Gibbons retirement creates another key Massachusetts choice for Biden

Boston Statehouse

BOSTON (SHNS) – Having nominated Rachael Rollins to serve as U.S. attorney for Massachusetts, President Joe Biden now has a new Bay State position to fill in the same manner: U.S. marshal for Massachusetts.

John Gibbons, the first African-American U.S. marshal for the District of Massachusetts, announced this week that he plans to retire after more than 11 years in the role. That will create a vacancy that Biden is expected to fill using essentially the same process as is used when choosing a U.S. attorney.

Because the state’s two U.S. senators — Elizabeth Warren and Ed Markey — are Democrats like Biden, he is expected to get a recommendation from the senators and nominate that person to a four-year term as U.S. marshal. The nominee must secure a simple majority of the U.S. Senate to be confirmed. The job of U.S. marshal includes overseeing the security of federal courts in the state, leading criminal investigations and fugitive apprehensions, and executing federal court orders and other law enforcement activities in the 14 counties of Massachusetts.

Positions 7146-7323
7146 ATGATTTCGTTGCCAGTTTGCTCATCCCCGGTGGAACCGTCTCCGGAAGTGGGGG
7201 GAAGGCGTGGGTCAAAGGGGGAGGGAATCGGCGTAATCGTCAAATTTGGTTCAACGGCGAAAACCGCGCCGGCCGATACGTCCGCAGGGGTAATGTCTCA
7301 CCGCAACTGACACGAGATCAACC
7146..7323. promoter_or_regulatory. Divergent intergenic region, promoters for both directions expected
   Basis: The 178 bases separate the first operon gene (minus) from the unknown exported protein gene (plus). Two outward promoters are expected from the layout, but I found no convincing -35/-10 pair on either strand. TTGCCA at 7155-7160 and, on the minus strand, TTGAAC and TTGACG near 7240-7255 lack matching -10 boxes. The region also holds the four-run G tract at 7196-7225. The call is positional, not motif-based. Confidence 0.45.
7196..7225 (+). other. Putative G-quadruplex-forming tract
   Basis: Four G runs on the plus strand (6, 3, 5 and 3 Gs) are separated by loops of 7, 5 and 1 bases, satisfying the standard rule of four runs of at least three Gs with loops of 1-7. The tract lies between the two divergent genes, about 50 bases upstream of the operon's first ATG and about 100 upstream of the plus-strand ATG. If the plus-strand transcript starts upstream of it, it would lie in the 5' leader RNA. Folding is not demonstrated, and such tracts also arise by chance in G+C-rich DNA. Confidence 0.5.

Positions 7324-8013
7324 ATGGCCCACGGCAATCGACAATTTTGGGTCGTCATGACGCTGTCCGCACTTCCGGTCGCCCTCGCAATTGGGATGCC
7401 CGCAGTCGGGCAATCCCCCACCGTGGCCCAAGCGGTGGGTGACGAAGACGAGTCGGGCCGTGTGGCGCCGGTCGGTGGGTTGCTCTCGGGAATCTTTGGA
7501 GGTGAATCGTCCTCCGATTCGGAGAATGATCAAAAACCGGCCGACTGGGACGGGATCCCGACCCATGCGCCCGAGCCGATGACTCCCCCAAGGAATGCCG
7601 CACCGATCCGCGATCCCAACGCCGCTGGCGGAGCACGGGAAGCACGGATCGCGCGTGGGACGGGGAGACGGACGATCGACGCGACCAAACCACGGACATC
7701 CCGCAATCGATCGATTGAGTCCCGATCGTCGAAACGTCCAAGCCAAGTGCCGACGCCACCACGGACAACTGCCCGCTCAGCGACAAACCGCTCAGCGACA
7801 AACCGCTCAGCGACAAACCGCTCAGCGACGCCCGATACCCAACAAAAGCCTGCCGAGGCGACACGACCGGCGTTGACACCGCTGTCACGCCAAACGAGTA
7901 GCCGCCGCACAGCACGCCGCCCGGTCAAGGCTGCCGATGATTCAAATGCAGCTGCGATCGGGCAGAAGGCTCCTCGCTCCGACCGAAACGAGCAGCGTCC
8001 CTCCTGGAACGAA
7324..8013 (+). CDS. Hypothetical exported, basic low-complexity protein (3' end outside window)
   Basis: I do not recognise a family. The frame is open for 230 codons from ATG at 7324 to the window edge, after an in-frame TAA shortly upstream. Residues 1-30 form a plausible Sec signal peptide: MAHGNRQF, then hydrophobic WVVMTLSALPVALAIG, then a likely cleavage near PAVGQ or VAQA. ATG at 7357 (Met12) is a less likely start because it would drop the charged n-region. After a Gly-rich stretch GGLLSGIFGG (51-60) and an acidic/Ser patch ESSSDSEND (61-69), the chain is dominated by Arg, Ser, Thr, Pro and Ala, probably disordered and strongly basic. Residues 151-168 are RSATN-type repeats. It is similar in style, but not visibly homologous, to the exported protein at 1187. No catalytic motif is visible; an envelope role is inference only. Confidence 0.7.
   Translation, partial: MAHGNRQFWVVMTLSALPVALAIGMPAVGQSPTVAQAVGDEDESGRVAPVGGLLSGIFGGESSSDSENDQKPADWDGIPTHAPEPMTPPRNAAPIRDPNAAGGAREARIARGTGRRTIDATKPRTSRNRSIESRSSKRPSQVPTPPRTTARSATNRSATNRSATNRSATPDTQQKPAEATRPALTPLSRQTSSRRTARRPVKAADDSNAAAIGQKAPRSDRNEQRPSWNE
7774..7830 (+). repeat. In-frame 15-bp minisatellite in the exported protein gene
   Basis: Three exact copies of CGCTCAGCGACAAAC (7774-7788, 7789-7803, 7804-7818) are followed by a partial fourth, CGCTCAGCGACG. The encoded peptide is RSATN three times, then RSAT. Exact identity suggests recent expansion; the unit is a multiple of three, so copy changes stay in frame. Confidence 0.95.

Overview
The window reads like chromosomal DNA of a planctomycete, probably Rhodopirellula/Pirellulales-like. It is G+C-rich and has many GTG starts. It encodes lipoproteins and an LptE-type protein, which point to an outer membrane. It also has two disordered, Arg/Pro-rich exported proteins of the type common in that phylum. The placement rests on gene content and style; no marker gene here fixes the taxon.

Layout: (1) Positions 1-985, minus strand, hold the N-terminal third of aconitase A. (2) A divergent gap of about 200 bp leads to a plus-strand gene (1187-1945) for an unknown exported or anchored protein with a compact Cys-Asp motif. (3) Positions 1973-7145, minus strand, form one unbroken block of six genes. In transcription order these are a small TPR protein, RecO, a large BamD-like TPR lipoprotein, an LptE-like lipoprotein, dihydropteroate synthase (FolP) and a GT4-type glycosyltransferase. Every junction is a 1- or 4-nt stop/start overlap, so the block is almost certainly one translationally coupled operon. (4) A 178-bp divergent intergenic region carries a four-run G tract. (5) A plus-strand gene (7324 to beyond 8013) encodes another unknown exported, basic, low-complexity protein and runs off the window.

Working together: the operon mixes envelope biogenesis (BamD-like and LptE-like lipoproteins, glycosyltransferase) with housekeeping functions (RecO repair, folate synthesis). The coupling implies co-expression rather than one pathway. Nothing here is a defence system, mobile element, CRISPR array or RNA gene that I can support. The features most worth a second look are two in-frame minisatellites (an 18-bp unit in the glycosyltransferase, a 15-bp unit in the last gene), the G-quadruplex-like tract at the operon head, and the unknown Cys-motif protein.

There are no specific qualifications for the job written into federal law, but guidelines prepared by the U.S. Marshal Service include significant experience in the administration of justice, including experience in law enforcement at a supervisory level, and college-level training. Gibbons was recommended by Sens. John Kerry and Edward Kennedy, appointed U.S. marshal for Massachusetts by President Barack Obama in late 2009 and was sworn in on Jan. 13, 2010.

Prior to his appointment, he served 30 years with the Massachusetts State Police retiring with an honorable discharge at the rank of detective lieutenant.

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